Hong Kong-based director’s road movie premieres at Rotterdam festival
Yang Zhengfan’s Where Are You Going? is too melodramatic and contrived for Hong Kong audiences but may resonate overseas; another local director shows film with ‘umbrella movement’ theme
As a film festival director’s speech goes, Bero Beyer’s was one incredibly socially engaged affair. Speaking at the opening ceremony of the International Film Festival Rotterdam on January 27, Beyer paid tribute to filmmakers who have defied powers who “feel threatened or offended by the outspokenness of their art”, and said the festival is committed to provide “an open environment” for such suppressed voices to thrive.
“We have always presented filmmakers who swim against the stream, whether artistically or politically, and we should continue to do so and we should be aware that it’s quite a feat for filmmakers to be doing that,” Beyer told SCMP.com later. “We’re not a political institution – but we are an institution here to celebrate the freedom of cultural expression through cinema.”
Beyond its centrepiece – that is, the Tiger Awards competition – the festival hosted sections dedicated to identities and community cameras, a compilation of shorts shot by Syrian filmmakers, and new, politically charged work by Catalan auteur Pere Portabella (General Report II: The New Abduction of Europe) and Japanese legend Masao Adachi (The Artist of Fasting). There were Hong Kong entries nodding to the city’s pro-democracy protests last year, too.
As Ten Years continued to whip up a political storm in Hong Kong, two other films were playing torch-bearer for the “umbrella movement” in Europe. As part of the short-film omnibus “This Is Where Reconstruction Starts”, commissioned by the festival, Ying Liang’s A Sunny Day – which has since made its domestic bow at the Hong Kong Independent Film Festival – revolves around an activist’s exchanges with her retirement-home-bound father just as the police fired tear gas at demonstrators in the city’s Admiralty and Central districts.
READ MORE: Ten Years, the Hong Kong film that beat Star Wars at the box office, and the directors behind it
Less explicit and more formalist is Where Are You Going? Hong Kong-based Chinese director Yang Zhengfan’s two-hour-plus “road movie” consists of a near-endless stream of city streetscapes seen through a windscreen. Meanwhile, conversations – purportedly conducted by unseen fictional characters inside taxis – lay out the struggle for those in Hong Kong in accommodating themselves to the unfolding social narrative.
Among the voices are those of aggressive Chinese tourists, petty-minded middle-class Hongkongers, a British man lamenting his departure for his next neo-colonial adventure in Shanghai, and a student who disputes his soon-to-emigrate father’s dismissive remarks about 2014’s Occupy protests and insists people – or the young generation, at least – should fight to become masters of their city and their own fate.
In his director’s notes, Yang says he still feels like an outsider despite having lived in Hong Kong for five years. Unfortunately, that separation from reality is very much evident: while ticking off nearly each and every major social concern he could find in the media, his screenplay offers awkward, exposition-heavy conversations conducted by caricatures. While this bullet-point approach might wash well with international audiences, Hong Kong viewers will probably be put off by the melodramatic delivery of the contrived dialogue.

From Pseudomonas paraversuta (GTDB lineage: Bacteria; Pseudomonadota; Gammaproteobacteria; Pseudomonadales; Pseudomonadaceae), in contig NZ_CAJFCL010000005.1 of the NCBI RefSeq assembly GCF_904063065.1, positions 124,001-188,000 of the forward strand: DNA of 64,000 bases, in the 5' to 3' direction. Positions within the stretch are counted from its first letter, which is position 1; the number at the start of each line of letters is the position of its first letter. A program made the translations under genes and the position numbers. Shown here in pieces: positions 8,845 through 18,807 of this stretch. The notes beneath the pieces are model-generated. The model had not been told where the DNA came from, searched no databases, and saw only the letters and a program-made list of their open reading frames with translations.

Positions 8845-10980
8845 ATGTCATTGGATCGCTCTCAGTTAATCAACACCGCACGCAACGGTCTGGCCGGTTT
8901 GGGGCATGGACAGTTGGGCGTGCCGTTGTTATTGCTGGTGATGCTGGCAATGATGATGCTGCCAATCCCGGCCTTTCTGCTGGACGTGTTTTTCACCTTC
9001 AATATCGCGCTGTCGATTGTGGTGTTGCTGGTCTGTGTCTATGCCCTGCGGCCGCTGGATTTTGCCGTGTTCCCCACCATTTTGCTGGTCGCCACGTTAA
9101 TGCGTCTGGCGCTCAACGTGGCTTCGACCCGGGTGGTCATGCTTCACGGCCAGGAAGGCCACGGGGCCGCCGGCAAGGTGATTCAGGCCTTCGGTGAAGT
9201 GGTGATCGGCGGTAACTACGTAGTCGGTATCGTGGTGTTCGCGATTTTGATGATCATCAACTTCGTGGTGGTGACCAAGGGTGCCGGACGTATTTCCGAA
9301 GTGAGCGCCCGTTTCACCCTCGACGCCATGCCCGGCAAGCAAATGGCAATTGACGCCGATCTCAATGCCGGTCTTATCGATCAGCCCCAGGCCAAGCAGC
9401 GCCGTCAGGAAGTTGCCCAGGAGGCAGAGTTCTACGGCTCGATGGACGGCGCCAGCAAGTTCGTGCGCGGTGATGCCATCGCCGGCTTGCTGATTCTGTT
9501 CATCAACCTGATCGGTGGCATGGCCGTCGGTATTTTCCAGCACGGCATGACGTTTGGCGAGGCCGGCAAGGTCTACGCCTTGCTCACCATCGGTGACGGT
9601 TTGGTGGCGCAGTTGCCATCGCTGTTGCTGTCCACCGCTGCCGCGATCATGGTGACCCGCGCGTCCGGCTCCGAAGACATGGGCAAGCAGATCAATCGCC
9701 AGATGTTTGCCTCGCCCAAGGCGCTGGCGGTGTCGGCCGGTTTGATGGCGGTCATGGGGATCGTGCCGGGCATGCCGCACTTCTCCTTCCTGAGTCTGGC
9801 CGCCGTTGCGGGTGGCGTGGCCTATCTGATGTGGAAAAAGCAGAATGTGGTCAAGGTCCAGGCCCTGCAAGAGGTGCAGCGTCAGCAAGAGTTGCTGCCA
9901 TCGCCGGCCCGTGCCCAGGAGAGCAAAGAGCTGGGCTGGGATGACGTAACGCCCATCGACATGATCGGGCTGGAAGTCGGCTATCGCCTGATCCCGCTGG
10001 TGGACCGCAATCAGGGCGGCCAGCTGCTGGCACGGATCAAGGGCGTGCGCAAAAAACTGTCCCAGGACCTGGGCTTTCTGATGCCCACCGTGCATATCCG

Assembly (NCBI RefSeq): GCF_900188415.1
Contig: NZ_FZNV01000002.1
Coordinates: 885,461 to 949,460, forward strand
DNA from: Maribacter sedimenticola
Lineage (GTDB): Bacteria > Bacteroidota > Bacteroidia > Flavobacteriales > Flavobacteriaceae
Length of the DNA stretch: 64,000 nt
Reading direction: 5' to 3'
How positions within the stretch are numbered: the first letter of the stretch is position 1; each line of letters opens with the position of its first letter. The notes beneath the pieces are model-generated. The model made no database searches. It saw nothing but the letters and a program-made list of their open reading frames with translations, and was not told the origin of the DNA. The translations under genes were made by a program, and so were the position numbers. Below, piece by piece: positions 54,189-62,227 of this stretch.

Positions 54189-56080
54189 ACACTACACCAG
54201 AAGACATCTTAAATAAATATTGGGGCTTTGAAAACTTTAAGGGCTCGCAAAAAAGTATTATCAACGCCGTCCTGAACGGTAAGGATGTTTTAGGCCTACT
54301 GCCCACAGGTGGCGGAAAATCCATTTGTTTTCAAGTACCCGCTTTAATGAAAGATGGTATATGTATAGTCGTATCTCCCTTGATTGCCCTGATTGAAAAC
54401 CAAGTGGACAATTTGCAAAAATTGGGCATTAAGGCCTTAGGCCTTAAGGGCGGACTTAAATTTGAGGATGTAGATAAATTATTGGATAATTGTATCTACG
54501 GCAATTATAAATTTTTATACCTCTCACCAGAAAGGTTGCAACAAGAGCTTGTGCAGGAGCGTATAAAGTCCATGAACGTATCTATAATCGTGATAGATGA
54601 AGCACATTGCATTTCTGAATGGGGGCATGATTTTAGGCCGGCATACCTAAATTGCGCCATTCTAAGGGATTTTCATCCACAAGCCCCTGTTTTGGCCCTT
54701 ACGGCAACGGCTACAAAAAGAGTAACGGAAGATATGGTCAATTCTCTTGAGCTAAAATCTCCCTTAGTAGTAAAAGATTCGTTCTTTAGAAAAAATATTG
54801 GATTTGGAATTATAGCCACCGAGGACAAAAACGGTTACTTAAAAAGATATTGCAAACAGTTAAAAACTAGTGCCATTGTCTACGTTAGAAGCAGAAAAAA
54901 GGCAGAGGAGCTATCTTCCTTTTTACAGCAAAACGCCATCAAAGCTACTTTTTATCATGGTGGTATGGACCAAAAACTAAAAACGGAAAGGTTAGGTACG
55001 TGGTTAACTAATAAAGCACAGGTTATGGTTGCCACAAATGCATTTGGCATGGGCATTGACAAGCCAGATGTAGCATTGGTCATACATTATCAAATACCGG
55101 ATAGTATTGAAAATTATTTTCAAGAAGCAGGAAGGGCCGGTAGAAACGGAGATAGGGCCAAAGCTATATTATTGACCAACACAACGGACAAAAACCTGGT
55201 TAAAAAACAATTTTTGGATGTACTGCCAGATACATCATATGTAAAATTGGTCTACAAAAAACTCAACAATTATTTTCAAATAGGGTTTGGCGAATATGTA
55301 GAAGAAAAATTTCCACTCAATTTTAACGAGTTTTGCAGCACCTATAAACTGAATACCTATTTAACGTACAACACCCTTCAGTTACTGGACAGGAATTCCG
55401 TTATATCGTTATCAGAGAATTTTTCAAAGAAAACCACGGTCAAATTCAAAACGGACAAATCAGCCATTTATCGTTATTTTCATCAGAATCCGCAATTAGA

Somehow hidden amid the shorts programme, Simon Liu’s Harbour City is the most intriguing Hong Kong film at Rotterdam this year. Placing on screen two streams of manipulated images from material shot on 16mm stock, Liu’s 14-minute piece – which counts obvious influences from British artists such as Tacita Dean and Ben Rivers – is akin to a manic reverie of Hong Kong’s past and present.
Footage from local markets sits next to footage of street signs in Britain, while shots of a dim sum lunch on the left do battle with film of cakes and tea at the Mandarin Oriental. Devoid of sound, the film demands interpretation on the viewer’s part – is it a lesson on history, or merely history reduced to visual totems, just like the prevalent yearning in Hong Kong for a cleansed and processed version of its colonial past.
Of course, the Rotterdam festival – with its hundreds of titles and a string of related exhibitions – offers a lot more than this. A strong supporter of independent Asian cinema since its inception 44 years ago, the festival has long had strong links with filmmakers from afar: one of the most significant sections this year is Burma Rebound, an installation of video work from the Southeast Asian country.
Closer to home, the festival featured the debuts of two directors, one Taiwanese, the other Chinese. Huang Ya-li’s Le Moulin (a highly artistic documentary about a group of Japanese-speaking Taiwanese surrealist poets in the 1930s) and Cui Yi’s Of Shadows (which documents the struggles of shadow puppet performers in the far-flung hinterlands of northwestern China). By bringing historically and socially marginalised voices to the fore, Huang and Cui have embodied the spirit of discovery inherent in the Rotterdam film festival.